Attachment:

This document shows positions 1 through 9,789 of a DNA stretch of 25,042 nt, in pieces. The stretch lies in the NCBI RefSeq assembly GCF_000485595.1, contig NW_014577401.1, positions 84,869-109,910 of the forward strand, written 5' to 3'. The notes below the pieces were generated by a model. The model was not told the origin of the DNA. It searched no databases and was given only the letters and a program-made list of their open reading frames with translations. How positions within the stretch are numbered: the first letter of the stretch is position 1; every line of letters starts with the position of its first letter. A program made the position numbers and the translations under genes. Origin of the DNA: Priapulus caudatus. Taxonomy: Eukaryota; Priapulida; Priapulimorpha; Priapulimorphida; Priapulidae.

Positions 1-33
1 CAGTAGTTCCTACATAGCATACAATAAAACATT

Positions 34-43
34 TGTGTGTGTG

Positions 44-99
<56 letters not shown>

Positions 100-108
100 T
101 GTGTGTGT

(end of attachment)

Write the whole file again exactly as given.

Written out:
This document shows positions 1 through 9,789 of a DNA stretch of 25,042 nt, in pieces. The stretch lies in the NCBI RefSeq assembly GCF_000485595.1, contig NW_014577401.1, positions 84,869-109,910 of the forward strand, written 5' to 3'. The notes below the pieces were generated by a model. The model was not told the origin of the DNA. It searched no databases and was given only the letters and a program-made list of their open reading frames with translations. How positions within the stretch are numbered: the first letter of the stretch is position 1; every line of letters starts with the position of its first letter. A program made the position numbers and the translations under genes. Origin of the DNA: Priapulus caudatus. Taxonomy: Eukaryota; Priapulida; Priapulimorpha; Priapulimorphida; Priapulidae.

Positions 1-33
1 CAGTAGTTCCTACATAGCATACAATAAAACATT

Positions 34-43
34 TGTGTGTGTG

Positions 44-99
<56 letters not shown>

Positions 100-108
100 T
101 GTGTGTGT